About me: I'm a 40-something mother to a pickle party of a family. My husband Chuck, our tween Junior, our 6-year-old Everett, our toddler Cam, and I live in a town in Connecticut I affectionately call Mulletville Lite (aka my childhood hometown). My friends call me Nutjob, and they're right. In my husband's spare time he dresses up as a Viking and chases ghosts (and I'm the nutjob?). I'm a freelance graphic designer and writer.
Wednesday, September 2, 2009
So I may not attract a zebra mate, but I bet the chinchillas would be all over me
Do you see that dress? I bought it in April. I was on a skinny streak and I thought, yes, flowy linen! I was also on a 34-year I-only-wear-brown-and-black kick and thought eureka, zebra print! The best part? The dress was 40% off. So falalala, I bought it. I envisioned myself wearing it to summer weddings, when I was high tea-ing in Mulletville, sleeping, showering, it didn’t matter: It was perfection.
Eagerly, I rushed home to try it on in the comfort of my home. Somehow it had shrunken in its plastic Banana Republic bag (yah, that’s right, I went back). Instead of slimming my figure, it smushed my breasts together, making them look like a band of deflated muffins. And linen? You sit down once in linen and this happens
Ok, fine, that’s denim, but you get the point.
I looked like a fat, flattened zebra. If a male zebra had been near me he would have rammed me in my poofy ass, not tried to mount me. If a dress doesn’t make a zebra want to mount you, there’s no point in wearing it.
It had to go back.
But wouldn’t you know it, the store is halfway between Mulletville and New Haven and every time I happened to be driving past it, Junior was asleep or it was raining or we were trying to outrun the police. Every time. For five months.
Last night, I finally made it to the store.
I was ecstatic. But when I got to the register, I couldn’t find the receipt. The waif clerk told me that without a receipt, the $54 dress was now worth $20.
“Listen here,” I said. “I’ve been driving by your store for five months, and I have the receipt. I will get my money back.”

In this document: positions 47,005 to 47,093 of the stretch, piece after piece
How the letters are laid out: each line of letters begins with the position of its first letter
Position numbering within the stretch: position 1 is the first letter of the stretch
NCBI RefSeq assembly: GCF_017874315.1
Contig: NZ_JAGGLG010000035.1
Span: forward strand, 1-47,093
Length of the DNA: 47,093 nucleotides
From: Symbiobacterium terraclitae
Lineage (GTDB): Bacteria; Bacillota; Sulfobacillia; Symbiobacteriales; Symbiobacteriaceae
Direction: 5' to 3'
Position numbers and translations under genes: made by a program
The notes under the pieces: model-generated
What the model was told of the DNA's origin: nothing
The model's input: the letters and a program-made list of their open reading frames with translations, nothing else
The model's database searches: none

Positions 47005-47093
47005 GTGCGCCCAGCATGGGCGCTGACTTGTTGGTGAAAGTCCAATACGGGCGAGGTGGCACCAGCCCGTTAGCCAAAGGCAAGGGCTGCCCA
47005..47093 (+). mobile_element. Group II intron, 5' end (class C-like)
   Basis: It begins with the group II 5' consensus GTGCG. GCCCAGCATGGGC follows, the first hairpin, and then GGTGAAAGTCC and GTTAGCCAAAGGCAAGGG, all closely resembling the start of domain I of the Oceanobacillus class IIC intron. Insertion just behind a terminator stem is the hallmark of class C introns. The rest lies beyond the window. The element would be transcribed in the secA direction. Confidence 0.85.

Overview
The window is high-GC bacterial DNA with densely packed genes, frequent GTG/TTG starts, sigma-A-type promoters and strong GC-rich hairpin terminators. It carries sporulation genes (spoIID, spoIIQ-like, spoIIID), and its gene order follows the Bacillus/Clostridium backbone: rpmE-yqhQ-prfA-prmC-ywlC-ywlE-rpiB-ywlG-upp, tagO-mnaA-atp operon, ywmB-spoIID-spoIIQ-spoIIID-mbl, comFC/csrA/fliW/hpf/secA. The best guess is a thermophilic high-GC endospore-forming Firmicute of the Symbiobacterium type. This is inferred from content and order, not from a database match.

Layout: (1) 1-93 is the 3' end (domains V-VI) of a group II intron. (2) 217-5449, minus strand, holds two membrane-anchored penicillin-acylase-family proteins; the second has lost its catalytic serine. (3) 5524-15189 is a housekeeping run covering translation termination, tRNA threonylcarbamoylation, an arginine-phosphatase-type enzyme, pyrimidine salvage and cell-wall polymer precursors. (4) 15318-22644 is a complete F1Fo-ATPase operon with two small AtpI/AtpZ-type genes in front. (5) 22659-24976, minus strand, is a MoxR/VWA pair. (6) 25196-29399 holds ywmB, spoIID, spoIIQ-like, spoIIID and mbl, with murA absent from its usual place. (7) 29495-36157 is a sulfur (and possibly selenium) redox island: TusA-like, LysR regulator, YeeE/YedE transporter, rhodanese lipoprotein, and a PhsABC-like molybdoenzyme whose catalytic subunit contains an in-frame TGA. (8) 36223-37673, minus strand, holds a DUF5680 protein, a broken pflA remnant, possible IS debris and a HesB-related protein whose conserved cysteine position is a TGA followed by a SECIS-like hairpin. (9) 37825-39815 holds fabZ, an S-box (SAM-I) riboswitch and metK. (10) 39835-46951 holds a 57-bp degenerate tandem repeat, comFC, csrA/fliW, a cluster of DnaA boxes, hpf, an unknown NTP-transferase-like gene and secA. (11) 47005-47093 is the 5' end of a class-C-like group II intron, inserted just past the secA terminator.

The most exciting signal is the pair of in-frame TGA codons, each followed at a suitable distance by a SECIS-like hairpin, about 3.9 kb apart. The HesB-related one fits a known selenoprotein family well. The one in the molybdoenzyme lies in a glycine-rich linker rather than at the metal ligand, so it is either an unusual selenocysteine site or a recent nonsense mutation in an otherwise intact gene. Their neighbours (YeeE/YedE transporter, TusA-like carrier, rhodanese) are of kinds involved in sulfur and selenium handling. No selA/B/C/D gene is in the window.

So I huffed it to the car, rummaged through the landfill that is our trunk (Chuck, you are a fucking slob) and found the receipt. See, look? I had my golden ticket.
But when the waif clerk examined the receipt, she told me that 90 days had passed since the purchase, therefore I could only get a store credit of the dress’s current value, $20.
Excuse me? What? Based on 30 years of returning clothes, I know full well that people get a store credit for the full amount when they have their receipt. It’s practically law.
The waif could tell I was about to flip my lid. How could I not? I had finally arrived at the finish line —receipt and zebra dress in hand, tags in tact—only to be told that my trek was worth a measly $20.
“Sorry,” she said sheepishly. “Do you, um, still want to return it?”
“Never!” I screamed. “I will wear this dress. MARK MY WORDS.”
So now I’m home. With the dress. I don’t care what it takes, I will make that dress work for me. I’ll belt it, I’ll slap it, I’ll hogtie it—whatever it takes.
I’m also starting a petition to Banana Republic. It’s called the “Take your zebra dress and shove it” petition. Here’s what I’m lobbying for:
a) When the skinny BR salespeople ask for your zip code at the register, they factor in how far a BR is from where you live. The further you live, the more time you get to return things. Duh.
b) They make drive-thrus for returns. The drive-thrus also serve fries and Frosties.
c) If you’re a mom, dad or pet owner (or hell, even if you have demanding siblings or parents), you get an extra year to return something. That’s right, MoFos, a year.
d) The BR salespeople start eating whole apples instead of just 1/4" slices.
Billie Jean said it best, folks. Fair is fair!
P.S. Don't forget, today's the last day to win a free tungsten ring from Tungsten Rings Online. Go to their site, find something for $120 or less and tell me what you want in the comments section of the previous post. Comments close tonight at midnight, EST. Open to residents worldwide.